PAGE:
Please correct me if I’m wrong.

  12. Sorry haven’t responded. I’ve been in Atlanta at a trade show all week, and just this morning remembered that the second half went up today! I’m afraid I have to run out to the show right now, too, but I wanted to let anyone with questions know that I’ll try to get to them Friday or over the weekend. Thanks for the great comments!

  13. I enjoyed last week’s podcast with the fun/painful stories, as well as good meat to chew on. However, this week’s was the main course for me. For a new writer like myself, it was refreshing to hear that there are editor-friendly ways to build relationships and contacts. So much that is out there about subbing novels is the blind submission approach, which seems, well, not very efficient.

    Good stuff all! Thanks for everything Stacy!

  14. First off, I love this podcast, and the chemistry you have with each other gives me hope for peace between all members of mankind. I usually listen within hours of it going up. I have read all of Brandon’s books since I discovered who he was off of dragonmount (Alcatraz was my favorite, I read it aloud to my baby sister in a Shrek voice to our mutual delight), and I’ve been steadily working my way through Schlock. I’m looking forward to reading Dan’s book.

    Now that I’ve shared my love for all of you, I have a very weird situation and I was hoping that you could help me sort it out. I’m 23 and I authored a blog for a while that garnered me a small (think 8 point font) amount of internet celebrity and a publisher has contacted me wanting to know if I would like to write a book.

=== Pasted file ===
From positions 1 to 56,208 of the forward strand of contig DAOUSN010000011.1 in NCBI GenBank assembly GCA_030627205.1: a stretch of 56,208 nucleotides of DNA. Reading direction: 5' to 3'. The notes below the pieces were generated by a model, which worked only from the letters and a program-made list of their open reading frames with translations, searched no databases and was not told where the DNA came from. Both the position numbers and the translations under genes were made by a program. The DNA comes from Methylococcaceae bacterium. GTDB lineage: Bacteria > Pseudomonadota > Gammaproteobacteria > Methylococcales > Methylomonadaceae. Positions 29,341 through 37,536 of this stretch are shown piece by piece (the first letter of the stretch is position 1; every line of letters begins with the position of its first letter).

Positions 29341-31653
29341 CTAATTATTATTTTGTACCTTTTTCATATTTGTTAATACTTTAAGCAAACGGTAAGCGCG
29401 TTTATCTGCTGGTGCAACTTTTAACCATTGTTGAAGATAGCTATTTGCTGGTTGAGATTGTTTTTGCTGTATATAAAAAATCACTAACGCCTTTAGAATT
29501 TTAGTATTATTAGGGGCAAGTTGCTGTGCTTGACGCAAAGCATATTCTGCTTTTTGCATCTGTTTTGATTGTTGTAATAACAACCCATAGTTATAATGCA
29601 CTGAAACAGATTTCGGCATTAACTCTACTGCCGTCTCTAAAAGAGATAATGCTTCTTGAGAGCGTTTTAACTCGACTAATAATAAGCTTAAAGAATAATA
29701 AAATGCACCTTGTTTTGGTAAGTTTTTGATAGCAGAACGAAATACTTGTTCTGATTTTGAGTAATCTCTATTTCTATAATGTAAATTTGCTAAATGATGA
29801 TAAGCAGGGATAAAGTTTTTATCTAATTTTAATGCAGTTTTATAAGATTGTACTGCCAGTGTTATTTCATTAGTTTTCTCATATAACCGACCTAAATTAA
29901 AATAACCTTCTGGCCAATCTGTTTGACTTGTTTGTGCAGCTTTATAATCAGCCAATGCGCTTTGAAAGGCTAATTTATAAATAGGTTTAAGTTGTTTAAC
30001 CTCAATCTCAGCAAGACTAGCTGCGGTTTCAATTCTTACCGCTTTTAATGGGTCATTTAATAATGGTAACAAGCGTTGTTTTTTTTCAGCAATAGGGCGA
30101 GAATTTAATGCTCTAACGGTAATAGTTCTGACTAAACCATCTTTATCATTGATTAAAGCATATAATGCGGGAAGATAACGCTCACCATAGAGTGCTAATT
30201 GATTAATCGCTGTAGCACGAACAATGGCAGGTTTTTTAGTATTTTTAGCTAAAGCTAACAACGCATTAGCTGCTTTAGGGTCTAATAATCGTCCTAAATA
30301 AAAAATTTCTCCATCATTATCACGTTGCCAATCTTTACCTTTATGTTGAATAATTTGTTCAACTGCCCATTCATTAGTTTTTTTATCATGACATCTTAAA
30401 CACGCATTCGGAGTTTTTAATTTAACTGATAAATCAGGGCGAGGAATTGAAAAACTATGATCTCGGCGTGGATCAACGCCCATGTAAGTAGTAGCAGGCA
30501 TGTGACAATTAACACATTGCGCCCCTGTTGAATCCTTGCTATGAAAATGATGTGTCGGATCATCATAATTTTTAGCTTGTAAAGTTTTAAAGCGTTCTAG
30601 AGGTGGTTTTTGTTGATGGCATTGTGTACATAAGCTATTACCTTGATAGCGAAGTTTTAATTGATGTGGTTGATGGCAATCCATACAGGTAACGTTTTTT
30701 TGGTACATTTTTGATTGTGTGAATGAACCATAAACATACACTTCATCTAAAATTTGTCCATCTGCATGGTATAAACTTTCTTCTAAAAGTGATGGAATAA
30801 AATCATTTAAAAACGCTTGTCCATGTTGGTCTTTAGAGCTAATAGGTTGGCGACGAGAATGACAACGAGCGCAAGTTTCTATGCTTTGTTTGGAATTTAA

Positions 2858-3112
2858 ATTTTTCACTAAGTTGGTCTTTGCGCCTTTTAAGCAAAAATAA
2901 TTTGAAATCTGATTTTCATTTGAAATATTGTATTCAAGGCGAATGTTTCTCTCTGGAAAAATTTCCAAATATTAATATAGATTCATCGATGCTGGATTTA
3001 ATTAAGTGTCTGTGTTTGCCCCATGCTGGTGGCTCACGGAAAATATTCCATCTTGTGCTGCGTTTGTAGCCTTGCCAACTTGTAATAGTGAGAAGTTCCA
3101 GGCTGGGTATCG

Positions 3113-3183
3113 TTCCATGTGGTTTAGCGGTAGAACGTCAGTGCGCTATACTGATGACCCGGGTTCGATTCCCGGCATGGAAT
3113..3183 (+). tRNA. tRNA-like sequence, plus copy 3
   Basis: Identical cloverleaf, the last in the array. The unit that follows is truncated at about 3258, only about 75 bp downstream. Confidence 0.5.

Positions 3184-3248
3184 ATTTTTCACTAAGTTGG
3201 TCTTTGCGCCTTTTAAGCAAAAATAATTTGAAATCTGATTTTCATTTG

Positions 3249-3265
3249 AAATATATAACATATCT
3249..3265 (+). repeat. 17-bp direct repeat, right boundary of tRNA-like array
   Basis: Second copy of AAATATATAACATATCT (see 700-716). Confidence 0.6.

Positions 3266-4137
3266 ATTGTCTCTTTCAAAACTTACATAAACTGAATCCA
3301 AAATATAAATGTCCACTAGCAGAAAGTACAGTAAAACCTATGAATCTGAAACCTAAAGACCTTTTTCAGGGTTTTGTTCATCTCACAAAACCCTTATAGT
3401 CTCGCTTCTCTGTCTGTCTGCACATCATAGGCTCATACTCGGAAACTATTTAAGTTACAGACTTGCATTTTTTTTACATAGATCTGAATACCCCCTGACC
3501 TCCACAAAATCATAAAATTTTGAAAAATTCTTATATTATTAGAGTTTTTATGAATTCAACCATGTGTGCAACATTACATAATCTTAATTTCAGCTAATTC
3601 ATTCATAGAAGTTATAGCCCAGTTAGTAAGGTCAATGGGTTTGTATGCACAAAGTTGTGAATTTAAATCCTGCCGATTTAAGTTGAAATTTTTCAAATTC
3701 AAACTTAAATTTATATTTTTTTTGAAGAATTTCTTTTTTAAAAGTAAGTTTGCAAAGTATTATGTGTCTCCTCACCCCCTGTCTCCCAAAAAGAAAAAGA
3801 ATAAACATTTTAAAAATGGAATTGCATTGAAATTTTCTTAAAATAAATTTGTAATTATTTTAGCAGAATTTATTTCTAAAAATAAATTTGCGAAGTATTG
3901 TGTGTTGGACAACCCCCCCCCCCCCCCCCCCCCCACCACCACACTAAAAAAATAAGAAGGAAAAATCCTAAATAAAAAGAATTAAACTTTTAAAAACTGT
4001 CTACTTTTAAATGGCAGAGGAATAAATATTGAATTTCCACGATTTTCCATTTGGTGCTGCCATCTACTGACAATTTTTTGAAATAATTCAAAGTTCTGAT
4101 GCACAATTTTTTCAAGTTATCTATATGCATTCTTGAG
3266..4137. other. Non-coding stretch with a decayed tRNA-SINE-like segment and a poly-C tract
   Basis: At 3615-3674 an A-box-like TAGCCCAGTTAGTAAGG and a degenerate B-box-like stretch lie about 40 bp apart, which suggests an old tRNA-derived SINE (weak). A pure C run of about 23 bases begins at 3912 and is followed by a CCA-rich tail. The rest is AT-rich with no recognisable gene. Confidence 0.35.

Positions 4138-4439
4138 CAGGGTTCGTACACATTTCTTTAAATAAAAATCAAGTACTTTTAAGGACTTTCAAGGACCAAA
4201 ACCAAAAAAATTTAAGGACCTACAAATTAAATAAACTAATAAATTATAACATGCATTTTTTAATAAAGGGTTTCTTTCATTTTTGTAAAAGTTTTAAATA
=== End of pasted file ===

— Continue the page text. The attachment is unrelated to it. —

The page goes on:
I’ve checked out the credentials and everything is legitimate. Real publisher, real editor, actual books on actual shelves. She told me she would have to clear me with her boss, but left me with the impression that I was probably going to be published. I’ve submitted what she wanted (a sample of short stories I had written) and she seems happy with them, although I haven’t gotten an official green light yet. I wanted to ask you questions early in the process because I don’t want to make any mistakes that would jeopardize my chances.

    My question are as follows:

    1. Do I need an agent? If that’s too simplistic please dress me down and scold me, while educating me in the process.

    2. If the publisher makes me an offer is that when I should query an agent or should I do so now?

    3. I’ve done a lot of research on this: is this as bizarre as it seems?

    4. I’m sure I’m missing something, which is why I bow to your superior wisdom.

    Although science fiction and fantasy have always been my first love, I write narrative non-fiction if that changes anything.

    Thanks a million.

  15. 1. Do I need an agent?
    Absolutely. Agents are an author’s best friend in the entire world. Check Preditors & Editors, check this link: http://journal.neilgaiman.com/2005/01/everything-you-wanted-to-know-about.asp
    and so on.

    2. If the publisher makes me an offer is that when I should query an agent or should I do so now?
    Go ahead and get one now. You won’t have to pay them until you get a deal anyway, so you might as well, PLUS a good agent will be able to tell at a glance if this is a legitimate deal and a good idea.

    3. I’ve done a lot of research on this: is this as bizarre as it seems?
    Yes and no.
    An editor’s job is to publish good writing that they think people will want to read. If this editor thinks you fit the bill, then that makes perfect sense. Just because it hardly ever happens doesn’t mean it can’t.

    4. I’m sure I’m missing something, which is why I bow to your superior wisdom.
    Well done, my young padawan. I hope I’ve been helpful to some degree.